12 May 2015

#52Ancestors - Week 20 - Black Sheep

Week 20 (May 14-20) – Black Sheep: Each of us has an ancestor who was the troublemaker or the ne’er-do-well. This is their week.

For this week's blog my focus is on Isaac Ramsey, my 2nd cousin twice removed - great nephew of my great great grandmother Ellen Steward (AKA Mary Ann Ellen Garrett) who I wrote about in week 18.

Isaac was born about 1876, then son of John Ramsay and Mary Ellen Carr.

He enlisted with the 2nd Battalion Northumberland Fusiliers on Dec 27 1897 - this seemed like a good thing, but as his military career shows, he really was a bit of a black sheep.




His record reads like this:
16 March 1899 - Awaiting Trial
25 March 1899 - Tried and convicted of "using insubordinate language to his superior officer" and sentenced to be imprisoned with hard labour for 28 days.

He returned to duty on 22 April 1899 and then was posted to the 4th Battalion of the Northumberland Fusiliers on 12 February 1900

On 1 July 1900 he deserted rejoining more than 2 months later on 19 September 1900 when he again waited trial.

25 Septempber 1900 - Tried and convicted by DCM
1/ Desertion
2/ Losing by neglect his equipment, clothing & Regimental ??.

Sentenced to 56 days I. D. L and stoppages 5/-
To Prison

All his former service was forfeited on his conviction for desertion meaning that his "limited service" time started again.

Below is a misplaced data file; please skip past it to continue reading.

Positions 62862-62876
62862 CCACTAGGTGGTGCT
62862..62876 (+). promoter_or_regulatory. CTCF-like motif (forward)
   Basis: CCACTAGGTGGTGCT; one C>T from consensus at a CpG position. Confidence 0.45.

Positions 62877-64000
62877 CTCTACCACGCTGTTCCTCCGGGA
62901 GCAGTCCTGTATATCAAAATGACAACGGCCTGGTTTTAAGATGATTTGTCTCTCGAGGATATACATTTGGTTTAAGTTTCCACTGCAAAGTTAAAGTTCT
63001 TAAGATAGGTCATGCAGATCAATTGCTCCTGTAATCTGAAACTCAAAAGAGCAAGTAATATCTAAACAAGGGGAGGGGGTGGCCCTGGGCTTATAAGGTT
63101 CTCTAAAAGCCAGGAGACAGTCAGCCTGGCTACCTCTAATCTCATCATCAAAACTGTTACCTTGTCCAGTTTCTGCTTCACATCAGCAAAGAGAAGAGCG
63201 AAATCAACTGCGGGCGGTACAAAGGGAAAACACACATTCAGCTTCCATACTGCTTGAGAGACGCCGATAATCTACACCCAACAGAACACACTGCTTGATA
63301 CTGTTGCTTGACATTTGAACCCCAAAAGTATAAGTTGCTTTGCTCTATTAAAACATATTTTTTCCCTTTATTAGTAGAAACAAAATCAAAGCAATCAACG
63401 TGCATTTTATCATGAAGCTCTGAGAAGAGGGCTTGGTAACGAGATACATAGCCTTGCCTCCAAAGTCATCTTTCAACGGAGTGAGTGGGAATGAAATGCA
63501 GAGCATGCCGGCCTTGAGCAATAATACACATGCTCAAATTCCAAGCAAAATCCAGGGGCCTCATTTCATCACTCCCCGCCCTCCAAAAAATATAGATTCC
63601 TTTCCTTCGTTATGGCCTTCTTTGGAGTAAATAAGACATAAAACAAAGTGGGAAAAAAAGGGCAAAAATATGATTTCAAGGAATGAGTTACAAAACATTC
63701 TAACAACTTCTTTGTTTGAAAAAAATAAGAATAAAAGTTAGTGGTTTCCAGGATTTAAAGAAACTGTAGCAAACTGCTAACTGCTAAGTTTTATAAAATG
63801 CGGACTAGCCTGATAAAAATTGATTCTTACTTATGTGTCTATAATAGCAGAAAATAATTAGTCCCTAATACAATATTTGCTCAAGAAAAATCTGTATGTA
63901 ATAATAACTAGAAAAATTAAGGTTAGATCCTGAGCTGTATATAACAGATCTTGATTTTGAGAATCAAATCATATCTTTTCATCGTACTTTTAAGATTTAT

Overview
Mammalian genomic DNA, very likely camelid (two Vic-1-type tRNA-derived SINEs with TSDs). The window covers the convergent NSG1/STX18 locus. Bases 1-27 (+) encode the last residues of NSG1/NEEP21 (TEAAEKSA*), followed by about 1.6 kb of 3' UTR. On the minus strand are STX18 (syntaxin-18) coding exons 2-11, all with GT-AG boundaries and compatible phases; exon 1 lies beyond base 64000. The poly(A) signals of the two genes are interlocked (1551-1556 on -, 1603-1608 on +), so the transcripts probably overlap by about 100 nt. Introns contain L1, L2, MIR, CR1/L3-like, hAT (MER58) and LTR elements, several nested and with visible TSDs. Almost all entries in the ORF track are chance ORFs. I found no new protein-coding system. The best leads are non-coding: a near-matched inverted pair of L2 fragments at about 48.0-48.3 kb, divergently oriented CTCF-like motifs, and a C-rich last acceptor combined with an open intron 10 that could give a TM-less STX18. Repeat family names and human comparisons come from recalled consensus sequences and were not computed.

He once again returned to duty on 20 November 1900 but just over a month later....

7 January 1901 - Awarded 8 days I. D. L. by C.O. for absence and forfeit of 9 days pay
18 January 1901 - In confines(?) awaiting trial
31 January 1901 - Tried and convicted by D.C.M.
1/ Breaking out of Barracks
2/ Disobeying a lawful command given by his superior officer
3/ An act to the prejudice of good order and military discipline.

Sentenced to be imprisoned with Hard Labour for one year!

He served his sentence at York Castle Military Prison - one of 92 prisoners enumerated there during the 1901 census




He returned to duty on 31 January 1901



On 30 March 1901 he was discharged
"in consequence of his being incorrigible and worthless"


2 comments:

  1. Love it! "Incorrigible and worthless", so descriptive. Do you know if he ever turned himself around and did something worthwhile?

    ReplyDelete
  2. Love it! "Incorrigible and worthless", so descriptive. Do you know if he ever turned himself around and did something worthwhile?

    ReplyDelete